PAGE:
Christopher Broughton’s evocative black and white photos of Paris provide the backdrop for Kelby Thwaits’ Black & White in Paris: A Cabaret Musical which is sure to be one of the crown jewels of the 2017 Hollywood Fringe Festival. Barely 90 minutes the show is non-stop fun from beginning to end. The audience is seated on a sound stage at the Sunset Las Palmas Studios (sight lines are a bit of a problem and the only complaint I will register) and presented with a stellar cast of entertainers. Thwaits himself starts off the show with “Feeling Good” and that is just what you will be feeling at the show progresses. There are two dozen songs ranging from the familiar—Cole Porter’s “I Love Paris” to the unfamiliar–Blue Lu Barker’s “I Got Ways Like the Devil.” Eric Zimmermann’s musical direction gives each song a sterling rendition and the four piece band, augmented at times by Thwaits, sounds great. Orlando Alexander’s choreography is like an added character in the evening, whether in dance numbers like “Minor Swing” or augmenting a song with some lively dance steps.
The five singers each have their own distinctive vocal styles and are given a chance to show their versatility in a variety of numbers. Thwaits delivers a jazzy rendition of “On the Street Where You Live” and rocks out on “Bitter Angel” while also adding great cello playing on “Only Happy When It Rains.” Danny Michaels has fun leading a trio in “Why Me?” before delivering a melancholy “Cry Me a River,” a number highlighted with Alexander’s testosterone fueled ballet choreography performed by Christopher Curry and Anton Garsola. Taylor Wesselman flirts with the audience as he entices them in “Let’s Misbehave” and later returns with the ballad “Time After Time.” Tiffany LaBarbera Palmer displays her scatting ability with “Demon Kitty Rag” and delivers some other fun numbers. Alanna Vicente gets to display her mastery of the French language as well as the trombone in both “Sous Le Ciel de Paris” and “La vie en rose.”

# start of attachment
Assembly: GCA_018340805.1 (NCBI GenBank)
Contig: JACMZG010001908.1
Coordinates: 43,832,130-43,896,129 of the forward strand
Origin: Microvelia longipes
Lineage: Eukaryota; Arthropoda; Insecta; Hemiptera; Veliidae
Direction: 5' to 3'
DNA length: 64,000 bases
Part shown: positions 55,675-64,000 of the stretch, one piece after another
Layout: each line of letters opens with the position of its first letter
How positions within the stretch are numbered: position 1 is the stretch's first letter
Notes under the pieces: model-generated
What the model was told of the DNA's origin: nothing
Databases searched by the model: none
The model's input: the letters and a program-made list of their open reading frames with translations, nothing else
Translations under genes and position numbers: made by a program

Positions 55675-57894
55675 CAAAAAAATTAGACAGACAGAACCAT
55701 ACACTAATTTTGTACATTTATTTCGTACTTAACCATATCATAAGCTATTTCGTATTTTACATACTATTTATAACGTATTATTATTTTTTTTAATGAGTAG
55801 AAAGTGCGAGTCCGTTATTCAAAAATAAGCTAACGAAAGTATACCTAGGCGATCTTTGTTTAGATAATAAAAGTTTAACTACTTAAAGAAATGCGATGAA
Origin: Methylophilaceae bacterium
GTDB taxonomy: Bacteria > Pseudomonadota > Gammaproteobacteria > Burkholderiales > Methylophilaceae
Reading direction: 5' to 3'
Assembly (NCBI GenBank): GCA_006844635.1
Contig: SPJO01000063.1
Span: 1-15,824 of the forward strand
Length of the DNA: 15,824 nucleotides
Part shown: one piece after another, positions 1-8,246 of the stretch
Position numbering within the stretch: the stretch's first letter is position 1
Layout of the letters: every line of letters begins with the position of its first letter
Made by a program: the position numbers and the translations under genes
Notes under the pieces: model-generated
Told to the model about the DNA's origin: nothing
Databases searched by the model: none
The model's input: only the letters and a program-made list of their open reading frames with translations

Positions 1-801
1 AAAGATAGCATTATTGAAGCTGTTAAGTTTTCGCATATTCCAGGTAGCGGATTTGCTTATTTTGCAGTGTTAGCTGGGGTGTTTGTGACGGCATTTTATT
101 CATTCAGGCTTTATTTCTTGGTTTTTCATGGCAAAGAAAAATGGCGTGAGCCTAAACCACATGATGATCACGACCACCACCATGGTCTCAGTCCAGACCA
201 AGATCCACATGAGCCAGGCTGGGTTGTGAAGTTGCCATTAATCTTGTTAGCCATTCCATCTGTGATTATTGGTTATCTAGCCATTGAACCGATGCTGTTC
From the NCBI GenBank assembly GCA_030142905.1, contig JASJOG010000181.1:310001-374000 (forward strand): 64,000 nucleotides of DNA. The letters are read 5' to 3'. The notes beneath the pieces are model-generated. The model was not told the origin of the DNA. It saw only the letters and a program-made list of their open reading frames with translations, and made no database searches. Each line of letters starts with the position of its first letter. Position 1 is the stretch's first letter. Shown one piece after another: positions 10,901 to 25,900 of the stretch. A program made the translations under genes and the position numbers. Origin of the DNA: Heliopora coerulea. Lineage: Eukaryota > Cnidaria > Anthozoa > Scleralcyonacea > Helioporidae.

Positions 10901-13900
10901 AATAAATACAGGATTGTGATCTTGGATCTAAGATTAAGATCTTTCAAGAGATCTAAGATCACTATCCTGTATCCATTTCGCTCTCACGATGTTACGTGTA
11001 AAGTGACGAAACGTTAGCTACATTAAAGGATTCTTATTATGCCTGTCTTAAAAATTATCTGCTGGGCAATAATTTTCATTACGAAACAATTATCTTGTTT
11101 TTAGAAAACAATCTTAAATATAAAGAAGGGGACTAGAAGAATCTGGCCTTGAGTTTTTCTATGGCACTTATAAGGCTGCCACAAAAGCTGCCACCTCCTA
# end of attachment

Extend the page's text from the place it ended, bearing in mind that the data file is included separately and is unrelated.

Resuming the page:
Katy Marcella, Tessa Fungo and Colette Peters form a great trio of dancers whether they are holding umbrellas or ostrich feather fans. Angela Manke’s costume design is another plus. Thwaits’ direction keeps the numbers rolling out at a fast clip. Black & White in Paris: A Cabaret Musical deserves a longer life outside of the Fringe Festival.